Diversity means getting an invitation to the party, and inclusion means getting asked to dance. That’s the metaphor corporate leaders used to characterize how employers should think about earnest efforts to improve opportunities for people of diverse identities during a Sept. 16 panel hosted by Stinson and the Association of Corporate Counsel.
For Airbnb associate general counsel Miko Brown, a party served as a lightbulb moment about inclusion for her. She talked about a conversation she had with a friend who had worked as an associate at one of her former law firms but left after about a year. The firm was known for holding its parties at Cherry Hills Country Club, and the parties made her friend uncomfortable. As a Black man, he said, he doesn’t like driving through the neighborhood at night and the only people who look like him at the country club are members of the waitstaff. He hated the prospect of going to several of those parties each year for the whole time he would be at the firm.
Brown said the realization that firm leadership hadn’t considered the implications of the party venue for people of color’s sense of belonging but that it made her friend feel out of place enough to leave his job as a result was revelatory for her “because I live diversity and inclusion,” she said. “And that had never dawned upon me, that we were losing or not recruiting in the first place top Black talent because we’re known as the firm that had everything at Cherry Hill Country Club. … So when you create the programs, when you examine the system, make sure you’ve got a lot of different people at the table.”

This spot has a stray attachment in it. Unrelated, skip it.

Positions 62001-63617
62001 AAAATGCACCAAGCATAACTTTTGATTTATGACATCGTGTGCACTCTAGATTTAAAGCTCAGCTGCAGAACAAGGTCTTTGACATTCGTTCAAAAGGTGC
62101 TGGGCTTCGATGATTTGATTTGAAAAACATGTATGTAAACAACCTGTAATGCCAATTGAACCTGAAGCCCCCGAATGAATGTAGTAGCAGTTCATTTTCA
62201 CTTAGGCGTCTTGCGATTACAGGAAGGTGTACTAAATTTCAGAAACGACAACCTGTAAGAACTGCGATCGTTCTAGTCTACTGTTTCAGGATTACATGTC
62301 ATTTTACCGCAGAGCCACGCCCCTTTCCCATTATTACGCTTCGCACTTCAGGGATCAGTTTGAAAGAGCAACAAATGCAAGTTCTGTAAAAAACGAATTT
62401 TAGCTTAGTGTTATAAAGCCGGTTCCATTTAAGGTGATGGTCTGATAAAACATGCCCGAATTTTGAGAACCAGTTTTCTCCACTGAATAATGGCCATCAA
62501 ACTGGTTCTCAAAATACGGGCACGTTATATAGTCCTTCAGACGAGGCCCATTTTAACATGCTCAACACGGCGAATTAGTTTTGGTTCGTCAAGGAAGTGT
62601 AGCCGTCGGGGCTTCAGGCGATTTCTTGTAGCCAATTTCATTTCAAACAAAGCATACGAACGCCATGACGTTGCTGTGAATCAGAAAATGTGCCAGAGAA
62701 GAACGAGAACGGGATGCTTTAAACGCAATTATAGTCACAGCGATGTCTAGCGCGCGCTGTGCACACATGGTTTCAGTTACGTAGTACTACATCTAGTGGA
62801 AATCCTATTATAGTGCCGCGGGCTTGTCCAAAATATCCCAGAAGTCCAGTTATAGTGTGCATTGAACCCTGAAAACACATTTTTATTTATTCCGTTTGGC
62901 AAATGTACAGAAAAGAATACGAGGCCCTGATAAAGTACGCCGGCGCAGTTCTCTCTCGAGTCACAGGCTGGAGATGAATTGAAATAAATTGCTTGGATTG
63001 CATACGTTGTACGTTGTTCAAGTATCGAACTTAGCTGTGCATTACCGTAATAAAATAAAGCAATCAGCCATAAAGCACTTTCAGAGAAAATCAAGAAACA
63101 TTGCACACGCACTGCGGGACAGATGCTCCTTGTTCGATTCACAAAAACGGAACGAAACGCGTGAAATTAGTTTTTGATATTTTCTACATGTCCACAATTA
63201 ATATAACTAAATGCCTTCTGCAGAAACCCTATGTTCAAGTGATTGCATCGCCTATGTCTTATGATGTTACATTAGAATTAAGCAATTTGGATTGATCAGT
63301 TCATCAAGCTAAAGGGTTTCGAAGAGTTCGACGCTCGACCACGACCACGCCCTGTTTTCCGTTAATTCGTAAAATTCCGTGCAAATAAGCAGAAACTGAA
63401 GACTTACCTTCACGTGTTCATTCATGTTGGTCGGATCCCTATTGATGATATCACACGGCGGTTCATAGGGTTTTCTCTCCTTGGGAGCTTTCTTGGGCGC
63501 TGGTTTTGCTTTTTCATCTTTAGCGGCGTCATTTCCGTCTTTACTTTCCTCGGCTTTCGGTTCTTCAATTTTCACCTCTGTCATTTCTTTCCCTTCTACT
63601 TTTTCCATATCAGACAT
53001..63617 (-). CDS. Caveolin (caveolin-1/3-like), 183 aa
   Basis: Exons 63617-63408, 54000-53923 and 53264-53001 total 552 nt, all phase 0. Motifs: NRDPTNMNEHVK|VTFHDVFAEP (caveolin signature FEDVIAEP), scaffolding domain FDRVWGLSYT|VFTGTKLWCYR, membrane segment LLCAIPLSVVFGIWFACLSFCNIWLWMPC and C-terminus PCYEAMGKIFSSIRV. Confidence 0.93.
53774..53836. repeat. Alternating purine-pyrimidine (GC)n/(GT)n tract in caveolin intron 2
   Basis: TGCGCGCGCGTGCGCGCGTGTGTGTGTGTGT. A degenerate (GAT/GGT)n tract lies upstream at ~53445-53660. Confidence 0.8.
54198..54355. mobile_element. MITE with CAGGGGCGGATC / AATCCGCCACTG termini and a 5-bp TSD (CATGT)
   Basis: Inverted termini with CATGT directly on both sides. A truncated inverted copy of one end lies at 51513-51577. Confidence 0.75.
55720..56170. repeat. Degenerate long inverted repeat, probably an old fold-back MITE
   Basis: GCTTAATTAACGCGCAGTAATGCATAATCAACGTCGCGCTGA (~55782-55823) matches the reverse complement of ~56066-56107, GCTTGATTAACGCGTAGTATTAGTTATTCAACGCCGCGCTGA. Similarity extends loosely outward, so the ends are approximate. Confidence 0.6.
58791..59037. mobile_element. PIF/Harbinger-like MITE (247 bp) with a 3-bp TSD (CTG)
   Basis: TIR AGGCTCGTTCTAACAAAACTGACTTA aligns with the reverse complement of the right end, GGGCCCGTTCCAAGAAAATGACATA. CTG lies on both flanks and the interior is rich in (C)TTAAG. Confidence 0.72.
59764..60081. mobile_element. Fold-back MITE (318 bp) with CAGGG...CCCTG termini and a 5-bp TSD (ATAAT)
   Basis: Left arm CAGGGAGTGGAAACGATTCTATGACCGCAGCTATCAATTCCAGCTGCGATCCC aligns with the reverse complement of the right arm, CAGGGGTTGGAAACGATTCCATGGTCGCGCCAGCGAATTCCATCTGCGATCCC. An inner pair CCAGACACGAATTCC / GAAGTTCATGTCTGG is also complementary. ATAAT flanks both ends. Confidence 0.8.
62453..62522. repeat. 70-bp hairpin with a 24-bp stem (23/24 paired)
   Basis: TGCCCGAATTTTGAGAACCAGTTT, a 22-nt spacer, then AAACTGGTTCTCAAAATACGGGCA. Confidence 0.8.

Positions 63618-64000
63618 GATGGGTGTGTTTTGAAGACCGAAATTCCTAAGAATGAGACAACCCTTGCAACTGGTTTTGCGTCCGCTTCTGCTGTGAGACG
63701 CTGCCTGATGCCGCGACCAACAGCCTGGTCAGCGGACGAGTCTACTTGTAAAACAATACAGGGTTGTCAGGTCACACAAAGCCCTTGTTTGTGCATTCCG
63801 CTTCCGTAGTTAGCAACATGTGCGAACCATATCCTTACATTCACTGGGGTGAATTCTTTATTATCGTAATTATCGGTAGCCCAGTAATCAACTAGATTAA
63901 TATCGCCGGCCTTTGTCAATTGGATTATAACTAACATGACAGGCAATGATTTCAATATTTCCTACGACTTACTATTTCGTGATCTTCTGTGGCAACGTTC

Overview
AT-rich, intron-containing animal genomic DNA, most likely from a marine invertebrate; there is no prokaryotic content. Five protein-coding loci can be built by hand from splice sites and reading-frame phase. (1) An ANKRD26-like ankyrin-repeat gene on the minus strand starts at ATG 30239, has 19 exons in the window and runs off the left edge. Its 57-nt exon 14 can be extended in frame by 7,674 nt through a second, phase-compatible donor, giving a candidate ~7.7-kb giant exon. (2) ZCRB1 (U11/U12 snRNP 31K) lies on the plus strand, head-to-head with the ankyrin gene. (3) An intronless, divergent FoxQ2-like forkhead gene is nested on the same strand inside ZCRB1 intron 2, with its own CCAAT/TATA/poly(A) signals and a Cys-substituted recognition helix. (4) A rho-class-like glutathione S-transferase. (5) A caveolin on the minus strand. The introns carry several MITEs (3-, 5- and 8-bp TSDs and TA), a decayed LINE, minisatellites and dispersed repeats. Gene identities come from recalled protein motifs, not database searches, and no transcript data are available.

The panel also included Stinson’s chief diversity and inclusion officer Ann Jenrette-Thomas, Summit Materials CLO and executive vice president Anne Lee Benedict, National Bank Holdings Corporation CAO and general counsel Angela Petrucci, and Center for Legal Inclusiveness CEO Sara Scott.